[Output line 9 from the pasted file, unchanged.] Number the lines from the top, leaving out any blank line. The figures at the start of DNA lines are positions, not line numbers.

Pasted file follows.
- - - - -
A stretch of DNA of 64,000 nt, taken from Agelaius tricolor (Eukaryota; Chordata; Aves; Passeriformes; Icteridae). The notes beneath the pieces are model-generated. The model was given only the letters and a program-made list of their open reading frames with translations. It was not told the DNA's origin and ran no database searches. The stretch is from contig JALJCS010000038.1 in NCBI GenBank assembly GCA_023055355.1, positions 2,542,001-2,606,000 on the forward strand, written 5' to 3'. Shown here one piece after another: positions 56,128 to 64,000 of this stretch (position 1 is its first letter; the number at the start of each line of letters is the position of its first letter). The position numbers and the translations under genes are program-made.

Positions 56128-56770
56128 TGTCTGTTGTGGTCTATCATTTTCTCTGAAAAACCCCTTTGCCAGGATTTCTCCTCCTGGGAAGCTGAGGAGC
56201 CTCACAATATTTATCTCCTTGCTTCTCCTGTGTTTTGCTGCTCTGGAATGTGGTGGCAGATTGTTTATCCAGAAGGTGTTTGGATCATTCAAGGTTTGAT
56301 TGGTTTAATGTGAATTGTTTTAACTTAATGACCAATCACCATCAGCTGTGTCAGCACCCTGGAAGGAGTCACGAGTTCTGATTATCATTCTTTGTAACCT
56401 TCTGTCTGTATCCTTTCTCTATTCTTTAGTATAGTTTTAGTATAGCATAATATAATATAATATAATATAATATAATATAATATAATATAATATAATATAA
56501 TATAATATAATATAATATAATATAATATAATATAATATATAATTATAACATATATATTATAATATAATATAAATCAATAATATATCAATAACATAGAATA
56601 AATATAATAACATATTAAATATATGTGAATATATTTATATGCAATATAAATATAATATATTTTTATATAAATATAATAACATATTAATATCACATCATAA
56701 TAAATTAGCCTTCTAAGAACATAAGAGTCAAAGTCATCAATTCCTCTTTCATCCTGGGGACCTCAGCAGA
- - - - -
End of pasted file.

56701 TAAATTAGCCTTCTAAGAACATAAGAGTCAAAGTCATCAATTCCTCTTTCATCCTGGGGACCTCAGCAGA